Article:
As one of the original researchers in MIT's Sidewalk Laboratory, I traveled to Ho Chi Minh City to map the use of one of the most mundane and important public spaces: sidewalks. Over countless bowls of tofu and banh xeo, our team interviewed 100+ Vietnamese street vendors to understand the role of informal spaces within city culture and how they were being threatened.
Through data analysis, documentary photography, and critical cartography, we sought to shape planning policies. Amidst government pressure to remove these messy, informal sidewalk spaces, we advocated for their preservation by highlighting migration patterns and proposing a public path (inspired by Boston's Freedom Trail) to Ho Chi Minh City's Department of Planning. Led by Professor Annette Kim, the research will be published in the book "Sidewalk City: Re-Mapping Public Space in Ho Chi Minh City" in 2014.
Out of this field research in Vietnam also emerged my senior thesis, "SHOP / VEND: Reconciling the Future of (in)formal Exchange in Saigon’s Public Market." At the heart of downtown Ho Chi Minh City, the bustling Ben Thanh market is where vendors have come to sell their wares since the 17th century, and where throngs of locals and tourists alike come to buy, eat, and engage in general exchange and consumption. With four solid walls erected that define the interior and exterior of the Ben Thanh Market, the existing French colonial building acts as a fortress -- a spatial construct of exclusion that prevents the potentially fruitful intermingling and reconciliation of the formal shop owner with the informal street vendor.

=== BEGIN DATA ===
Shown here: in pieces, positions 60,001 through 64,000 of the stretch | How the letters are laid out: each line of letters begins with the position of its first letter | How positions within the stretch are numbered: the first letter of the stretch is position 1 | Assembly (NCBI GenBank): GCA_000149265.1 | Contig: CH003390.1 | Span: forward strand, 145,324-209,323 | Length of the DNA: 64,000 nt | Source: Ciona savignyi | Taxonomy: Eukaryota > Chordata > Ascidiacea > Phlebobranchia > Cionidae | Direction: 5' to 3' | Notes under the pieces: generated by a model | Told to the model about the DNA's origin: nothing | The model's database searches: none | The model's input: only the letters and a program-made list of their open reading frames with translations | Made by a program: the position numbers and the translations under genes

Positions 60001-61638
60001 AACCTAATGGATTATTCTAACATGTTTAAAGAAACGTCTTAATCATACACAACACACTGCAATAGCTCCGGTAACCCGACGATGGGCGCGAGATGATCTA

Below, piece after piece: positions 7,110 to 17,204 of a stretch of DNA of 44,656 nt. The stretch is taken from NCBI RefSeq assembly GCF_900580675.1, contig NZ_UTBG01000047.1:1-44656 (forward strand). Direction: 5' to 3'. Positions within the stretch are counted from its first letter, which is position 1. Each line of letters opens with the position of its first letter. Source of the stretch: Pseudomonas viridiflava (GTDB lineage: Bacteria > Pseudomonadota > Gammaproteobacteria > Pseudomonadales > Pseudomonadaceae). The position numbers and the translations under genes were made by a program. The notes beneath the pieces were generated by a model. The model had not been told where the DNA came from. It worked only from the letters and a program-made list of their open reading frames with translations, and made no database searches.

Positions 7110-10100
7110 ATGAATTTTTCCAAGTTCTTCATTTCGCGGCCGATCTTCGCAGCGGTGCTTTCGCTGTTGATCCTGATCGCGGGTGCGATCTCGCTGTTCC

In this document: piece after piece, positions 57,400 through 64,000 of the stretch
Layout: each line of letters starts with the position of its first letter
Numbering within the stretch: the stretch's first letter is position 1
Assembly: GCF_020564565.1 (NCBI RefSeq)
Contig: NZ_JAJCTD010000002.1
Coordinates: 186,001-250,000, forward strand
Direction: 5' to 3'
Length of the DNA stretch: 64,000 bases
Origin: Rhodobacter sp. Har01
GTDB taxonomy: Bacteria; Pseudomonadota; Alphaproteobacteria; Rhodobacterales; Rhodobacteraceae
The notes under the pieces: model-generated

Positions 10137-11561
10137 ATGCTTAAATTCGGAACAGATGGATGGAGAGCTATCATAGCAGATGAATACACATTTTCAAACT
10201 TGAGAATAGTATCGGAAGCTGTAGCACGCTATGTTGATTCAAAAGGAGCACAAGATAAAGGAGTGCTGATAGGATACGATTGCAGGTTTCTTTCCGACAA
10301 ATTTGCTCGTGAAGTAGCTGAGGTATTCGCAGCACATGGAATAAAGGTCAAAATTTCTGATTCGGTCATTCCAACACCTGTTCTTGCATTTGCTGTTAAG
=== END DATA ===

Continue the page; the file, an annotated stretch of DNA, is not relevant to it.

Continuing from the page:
Rethinking boundaries, edges, and cultural notions of space, this design research thesis analyzed the relationships between body, street, and urban layout as the inspirational instigators for bringing together the formal and the informal.